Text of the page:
Christmas is followed by Epiphany where we remember the journey of the magi, "to pay him homage." This season reminds us that "the world recognises the heavenly in this tiny Child. And the Child recognises the people of God in them. This is not a Christian child only; this child belongs to the world."

The Christmas season ends with the baptism of Jesus by John in the Jordan, a sign that "Jesus accepts humanity, His own and ours, in all of its struggles, all of its limitations, all of its burdens, and all its focus on the ultimate, on the divine."

"Christmas is larger than a baby in a manger. Christmas is the coming of a whole new world. More than that, it is what makes that world possible."

Prayer for 3rd Week of Advent (Methodist Service Book 1975)

Almighty God, who sent your servant John the Baptist to prepare your people for the coming of your Son: inspire the ministers and stewards of your truth to turn our disobedient hearts to the law of love; that when he comes again in glory, we may stand with confidence before him as our judge; who is alive and reigns with you and the Holy Spirit, one God, now and for ever.

Saturday, December 11, 2010

A Prayer for Saturdays from the Book of Common Prayer

Almighty God, who after the creation of the world rested from all your works and sanctified a day of rest for all your creatures: Grant that we, putting away all earthly anxieties, may be duly prepared for the service of your sanctuary, and that our rest here upon earth may be a preparation for the eternal rest promised to your people in heaven; through Jesus Christ our Lord. Amen.

Saved by the Third passer-by

I returned to London, Friday, 10 Dec 1773, with Captain Hinderson, of Chatham, who informed us, "Being off the Kentish coast, on Wednesday morning last, I found my ship had been so damaged by the storm, which still continued, that she could not long keep above water; so we got into the boat, twelve in all, though with little hope of making the shore. A ship passing by, we made all the signals we could; but they took no notice. A second passed near: We made signals and called; but they would not stay for us. A third put out their boat, took us up, and set us safe on shore."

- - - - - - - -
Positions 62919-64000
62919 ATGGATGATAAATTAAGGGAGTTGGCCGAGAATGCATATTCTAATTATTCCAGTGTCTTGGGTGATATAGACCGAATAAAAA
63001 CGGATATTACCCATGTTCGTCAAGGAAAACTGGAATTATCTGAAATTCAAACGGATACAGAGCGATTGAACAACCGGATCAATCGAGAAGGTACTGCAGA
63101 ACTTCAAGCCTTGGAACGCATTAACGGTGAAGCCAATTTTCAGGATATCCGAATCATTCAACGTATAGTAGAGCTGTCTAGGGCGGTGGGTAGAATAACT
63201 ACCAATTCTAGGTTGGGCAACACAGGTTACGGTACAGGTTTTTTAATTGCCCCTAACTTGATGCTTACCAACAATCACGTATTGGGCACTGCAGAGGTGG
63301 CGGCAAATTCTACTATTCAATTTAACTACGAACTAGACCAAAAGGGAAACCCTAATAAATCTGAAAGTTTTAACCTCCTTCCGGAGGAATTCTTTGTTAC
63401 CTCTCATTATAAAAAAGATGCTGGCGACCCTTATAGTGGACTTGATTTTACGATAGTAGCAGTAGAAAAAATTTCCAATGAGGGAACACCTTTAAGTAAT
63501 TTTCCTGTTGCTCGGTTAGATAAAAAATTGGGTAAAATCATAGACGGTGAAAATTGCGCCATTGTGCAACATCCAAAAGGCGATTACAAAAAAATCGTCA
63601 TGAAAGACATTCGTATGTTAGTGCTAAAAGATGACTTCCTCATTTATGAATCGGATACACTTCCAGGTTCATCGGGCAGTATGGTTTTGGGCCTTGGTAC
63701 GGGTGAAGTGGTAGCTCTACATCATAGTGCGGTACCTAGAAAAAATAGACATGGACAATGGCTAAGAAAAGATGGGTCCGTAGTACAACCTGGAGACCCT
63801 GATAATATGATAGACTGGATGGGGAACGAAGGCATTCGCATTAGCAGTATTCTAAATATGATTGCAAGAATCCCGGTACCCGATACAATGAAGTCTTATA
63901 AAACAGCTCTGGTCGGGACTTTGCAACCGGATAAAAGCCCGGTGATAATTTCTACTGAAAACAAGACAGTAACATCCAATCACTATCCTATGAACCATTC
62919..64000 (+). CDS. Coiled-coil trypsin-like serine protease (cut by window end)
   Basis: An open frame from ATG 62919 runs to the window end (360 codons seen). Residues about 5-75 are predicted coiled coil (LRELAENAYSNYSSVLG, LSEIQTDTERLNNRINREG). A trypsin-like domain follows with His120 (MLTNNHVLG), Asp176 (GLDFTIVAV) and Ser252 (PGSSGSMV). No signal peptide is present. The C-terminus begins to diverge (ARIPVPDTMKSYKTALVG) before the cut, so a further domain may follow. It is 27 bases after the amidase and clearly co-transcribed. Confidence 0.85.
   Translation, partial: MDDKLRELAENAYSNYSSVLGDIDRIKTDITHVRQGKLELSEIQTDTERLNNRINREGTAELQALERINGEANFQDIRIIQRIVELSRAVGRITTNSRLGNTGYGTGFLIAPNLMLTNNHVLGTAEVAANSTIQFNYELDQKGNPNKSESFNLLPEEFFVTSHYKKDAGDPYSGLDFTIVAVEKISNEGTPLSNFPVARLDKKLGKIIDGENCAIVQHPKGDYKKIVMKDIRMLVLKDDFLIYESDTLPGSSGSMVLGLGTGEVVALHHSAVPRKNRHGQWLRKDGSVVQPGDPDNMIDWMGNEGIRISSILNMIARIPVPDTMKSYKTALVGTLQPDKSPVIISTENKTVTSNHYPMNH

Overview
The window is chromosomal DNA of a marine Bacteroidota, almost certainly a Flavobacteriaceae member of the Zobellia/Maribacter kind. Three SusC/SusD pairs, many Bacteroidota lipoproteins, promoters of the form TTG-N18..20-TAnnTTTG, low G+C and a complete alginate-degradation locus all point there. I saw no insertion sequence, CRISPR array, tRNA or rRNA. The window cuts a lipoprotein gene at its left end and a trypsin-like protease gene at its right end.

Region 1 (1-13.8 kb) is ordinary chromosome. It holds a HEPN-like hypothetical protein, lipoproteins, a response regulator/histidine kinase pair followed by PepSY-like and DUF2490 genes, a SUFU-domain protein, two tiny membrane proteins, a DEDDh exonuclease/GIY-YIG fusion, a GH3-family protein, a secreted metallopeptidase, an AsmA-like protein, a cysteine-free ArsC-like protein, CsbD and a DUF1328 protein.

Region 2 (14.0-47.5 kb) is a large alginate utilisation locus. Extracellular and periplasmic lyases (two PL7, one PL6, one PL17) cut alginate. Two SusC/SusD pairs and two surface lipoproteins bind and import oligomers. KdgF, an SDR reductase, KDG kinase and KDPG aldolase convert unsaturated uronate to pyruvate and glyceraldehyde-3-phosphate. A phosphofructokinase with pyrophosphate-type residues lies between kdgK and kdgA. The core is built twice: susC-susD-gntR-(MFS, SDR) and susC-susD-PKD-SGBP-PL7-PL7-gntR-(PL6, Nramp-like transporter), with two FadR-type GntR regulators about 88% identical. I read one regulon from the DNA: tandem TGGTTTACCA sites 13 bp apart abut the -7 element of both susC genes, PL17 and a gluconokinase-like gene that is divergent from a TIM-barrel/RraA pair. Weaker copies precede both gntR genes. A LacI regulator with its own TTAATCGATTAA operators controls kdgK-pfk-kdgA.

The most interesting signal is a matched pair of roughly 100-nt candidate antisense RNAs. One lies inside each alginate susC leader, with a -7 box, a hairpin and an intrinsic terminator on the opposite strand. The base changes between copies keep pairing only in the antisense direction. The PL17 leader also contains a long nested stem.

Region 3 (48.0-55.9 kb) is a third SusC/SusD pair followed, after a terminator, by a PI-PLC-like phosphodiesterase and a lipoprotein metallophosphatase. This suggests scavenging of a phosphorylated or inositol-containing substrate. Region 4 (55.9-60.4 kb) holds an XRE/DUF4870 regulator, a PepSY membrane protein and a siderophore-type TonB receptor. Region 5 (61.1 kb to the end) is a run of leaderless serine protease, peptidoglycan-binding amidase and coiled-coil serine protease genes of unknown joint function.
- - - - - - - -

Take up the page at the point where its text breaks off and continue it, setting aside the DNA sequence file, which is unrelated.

Friday, December 10, 2010

Friday's Prayer on Gender Violence

Today's prayer from Daily Office

O gracious Lord, we humbly pray
for the women of the world today.
Born of different colors and creeds,
we share the same concerns and needs.
Lord, lift our heads and dry our tears,
as you strengthen us and calm our fears.
Comfort those who, on bended knee,
seek a life where all live free.
We pray for ourselves as well as others,
as we pray for the future
of children and mothers. Amen.

Prayers from Lifting Women's Voices   
copyright DFMS 2009
For the Women of Our World   
Lonna Paul

Your breast cancer will not kill you before you are saved

Fri 10 Dec 1756: A person who was dying of a cancer in her breast and deeply convinced of sin, sent a post-chaise in which I went to her at Epsom. I left her on Saturday morning, in strong hope, she should not go hence till her eyes had seen his salvation.

Shah Nadir, commonly called Kouli Khan

Fri 10 Dec 1756: In my fragments of time in the following week I read Mr. Hanway’s accurate history of Shah Nadir, commonly called Kouli Khan—a scourge of God indeed! A prodigy of valour and conduct, but an unparalleled monster of rapine and cruelty. Alexander the Great, yea Nero or Domitian, was an innocent in comparison of him.

Thursday, December 9, 2010

Today's Prayer (Thursday) on Gender Violence

Prayer on Gender Violence (sourced from Daily Office)
Let us pray for the Spirit of Wisdom to rest upon us
A spirit of understanding and knowledge
Grant us to live in harmony
God's mercy prevail

Let us pray for God’s steadfastness to gird our spirit